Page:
Publications

Section Newsletter Articles on International Law

Does §1782 allow for discovery in international arbitrations? The Renewed Debate and the Northern District’s response in In re Arbitration in London, England between Norfolk Southern Corp., Norfolk Southern Ry. Co., and General Sec. Ins. Co., and Bermuda, Lt. By Amy D. Mitchell International and Immigration Law, May 2010 The issue of whether 28 U.S.C. Section 1782 authorizes discovery in private foreign arbitrations is far from settled.
Foreign judgments enforcing arbitral awards are no longer enforceable in themselves in Germany By Mark C. Hilgard and Jan Kraayvanger International and Immigration Law, May 2010 In a landmark decision last year, the German Federal Supreme Court determined that a foreign judgment confirming an arbitral award can no longer be recognized in Germany.
International happenings By Kate Oscarson Alternative Dispute Resolution, May 2010 ADR developments around the world.
Significance of Italian court’s “extraordinary rendition” convictions By Elizabeth Lazicki International and Immigration Law, May 2010 “Extraordinary rendition” is a controversial practice which “involves the snatching of suspects and their forcible transfer for interrogation to third countries—often those states where torture is routinely employed.”
Ten hallmarks of effective international arbitration agreements By William H. Knull International and Immigration Law, May 2010 A list of the ten most important characteristics of an enforceable, functional dispute resolution clause.
U.S. charities and international philanthropy: What you need to know By Stephanie J. Bagot Corporate Law Departments, May 2010 U.S. charities should carefully evaluate their policies and procedures to ensure they comply with IRS and Federal counter-terrorism regulations.
International arbitration news By Kate Oscarson Alternative Dispute Resolution, April 2010 ADR updates from around the world.
Meet the Section Council International and Immigration Law, March 2010 Get to know Patrick M. Kinnally and Cristen Meadows, two more members of the International & Immigration Law Section Council.
Summary of comments by Ms. Ioana Navarrete, Consul for the Protection Department, Mexican Consulate By Cindy G. Buys and Anne M. Skallerup International and Immigration Law, March 2010 Ioana Navarette served as a guest speaker at the ISBA's Midyear Meeting in December. Click to read a synopsis of her views.
Arbitrability of shareholders’ disputes under German Law By Jan Kraayvanger and Mark C. Hilgard International and Immigration Law, February 2010 It has been a matter of dispute for a long time whether and under which preconditions disputes regarding the validity of shareholders’ resolutions of a German limited liability company (GmbH) are arbitrable.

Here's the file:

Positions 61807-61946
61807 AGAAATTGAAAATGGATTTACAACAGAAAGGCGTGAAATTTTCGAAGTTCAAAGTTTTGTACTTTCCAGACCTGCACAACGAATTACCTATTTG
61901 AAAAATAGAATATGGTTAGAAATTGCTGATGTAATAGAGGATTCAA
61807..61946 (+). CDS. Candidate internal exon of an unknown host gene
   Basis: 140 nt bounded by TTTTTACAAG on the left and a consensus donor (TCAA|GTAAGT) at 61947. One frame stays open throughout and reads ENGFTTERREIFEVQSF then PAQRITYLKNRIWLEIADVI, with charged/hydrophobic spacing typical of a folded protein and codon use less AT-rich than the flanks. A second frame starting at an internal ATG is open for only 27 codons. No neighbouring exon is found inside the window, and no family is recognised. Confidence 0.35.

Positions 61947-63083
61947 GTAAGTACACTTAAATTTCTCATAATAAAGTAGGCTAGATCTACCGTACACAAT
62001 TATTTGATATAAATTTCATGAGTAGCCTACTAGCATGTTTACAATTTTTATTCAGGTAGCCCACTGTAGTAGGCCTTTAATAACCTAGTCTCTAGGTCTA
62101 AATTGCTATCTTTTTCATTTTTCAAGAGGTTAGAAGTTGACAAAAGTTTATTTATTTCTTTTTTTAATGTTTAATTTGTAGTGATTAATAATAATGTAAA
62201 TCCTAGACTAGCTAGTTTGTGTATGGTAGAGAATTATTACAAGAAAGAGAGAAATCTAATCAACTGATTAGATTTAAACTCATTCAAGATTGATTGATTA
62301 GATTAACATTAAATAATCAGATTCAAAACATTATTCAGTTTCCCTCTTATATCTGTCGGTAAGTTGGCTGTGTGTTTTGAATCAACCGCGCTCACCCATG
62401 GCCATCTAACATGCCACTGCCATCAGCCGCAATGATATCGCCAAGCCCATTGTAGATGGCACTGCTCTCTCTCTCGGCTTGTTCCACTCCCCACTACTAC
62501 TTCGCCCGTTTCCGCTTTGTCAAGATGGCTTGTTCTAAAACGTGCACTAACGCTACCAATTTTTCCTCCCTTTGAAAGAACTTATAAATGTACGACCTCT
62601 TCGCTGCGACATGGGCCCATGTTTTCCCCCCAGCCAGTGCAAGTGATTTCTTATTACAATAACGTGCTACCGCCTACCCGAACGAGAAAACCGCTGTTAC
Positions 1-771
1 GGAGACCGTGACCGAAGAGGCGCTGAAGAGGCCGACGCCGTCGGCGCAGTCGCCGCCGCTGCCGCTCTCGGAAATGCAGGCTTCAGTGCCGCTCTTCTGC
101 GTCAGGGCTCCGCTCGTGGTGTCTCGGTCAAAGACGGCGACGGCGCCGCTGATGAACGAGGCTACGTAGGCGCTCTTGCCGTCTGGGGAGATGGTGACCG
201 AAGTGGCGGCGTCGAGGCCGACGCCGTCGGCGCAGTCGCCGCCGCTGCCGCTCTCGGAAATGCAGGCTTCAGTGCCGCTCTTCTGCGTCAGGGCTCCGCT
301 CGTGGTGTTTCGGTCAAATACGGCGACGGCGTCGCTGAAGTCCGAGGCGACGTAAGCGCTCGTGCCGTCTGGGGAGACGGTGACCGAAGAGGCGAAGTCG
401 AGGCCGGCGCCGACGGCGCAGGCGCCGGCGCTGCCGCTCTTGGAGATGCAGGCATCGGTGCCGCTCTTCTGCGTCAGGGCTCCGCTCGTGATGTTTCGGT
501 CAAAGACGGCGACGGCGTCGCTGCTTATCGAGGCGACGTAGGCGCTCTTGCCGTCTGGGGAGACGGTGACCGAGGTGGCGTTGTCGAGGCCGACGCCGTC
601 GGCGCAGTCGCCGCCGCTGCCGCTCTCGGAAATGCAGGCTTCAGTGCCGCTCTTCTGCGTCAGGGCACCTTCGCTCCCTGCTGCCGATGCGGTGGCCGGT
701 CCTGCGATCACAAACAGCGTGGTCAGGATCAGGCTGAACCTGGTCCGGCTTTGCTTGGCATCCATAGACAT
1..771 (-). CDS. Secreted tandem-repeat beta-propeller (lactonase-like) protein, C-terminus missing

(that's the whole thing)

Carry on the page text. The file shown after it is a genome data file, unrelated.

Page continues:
Does §1782 allow for discovery in international arbitrations? The renewed debate and the Northern District’s response in In re Arbitration in London, England between Norfolk Southern Corp., Norfolk Southern Ry. Co., and General Sec. Ins. Co., and Bermuda, Lt. By Amy D. Mitchell Alternative Dispute Resolution, February 2010 With the steady increase in transnational business activity, international arbitration is becoming the method of choice for resolving cross-border disputes. For that reason, the question of whether private international arbitral panels are “foreign or international tribunals” within the scope of Section 1782 is more significant than ever. The answer to this question could change the nature of international arbitration.
The International Criminal Court and other forms of international justice By David W. Aubrey International and Immigration Law, February 2010 The field of international criminal law faces a remarkable conundrum. On one hand, international criminal law prosecutes barbaric crimes, such as genocide, slavery, torture, apartheid, and racism. Yet on the other hand, the “criminals” who inflict these crimes are difficult to bring to justice because they are often officials of sovereign governments. Though this tension creates practical hindrances, there has been measurable progress to empower international mechanisms to hold perpetrators accountable for their crimes.
Meet the Section Council International and Immigration Law, February 2010 The members of the International and Immigration Law Section Council bring to the ISBA and the Council a wide range of expertise and interests. Click to read an introduction to Section Council members Violeta Balan and Juanmanuel Garcia-Sanchez.
Pro bono attorneys needed International and Immigration Law, February 2010 The National Immigrant Justice Center periodically publishes a list of cases for which pro bono attorneys are needed to represent asylum seekers and other immigrants in need of protection.
U.S. charities and international philanthropy: What you need to know By Stephanie J. Bagot Corporate Law Departments, December 2009 International giving by U.S. charities is estimated to have reached a record in 2007 of $5.4 billion.
Arbitration and the Arab Middle East: Some thoughts from a commercial lawyer By Howard L. Stovall International and Immigration Law, November 2009 Islamic law encourages arbitration of disputes, as does the European civil law jurisdictions that have most influenced the Arab Middle East. Yet while Western businesses are increasingly using arbitration to resolve disputes in international commercial transactions, acceptance has been slower in the Arab world.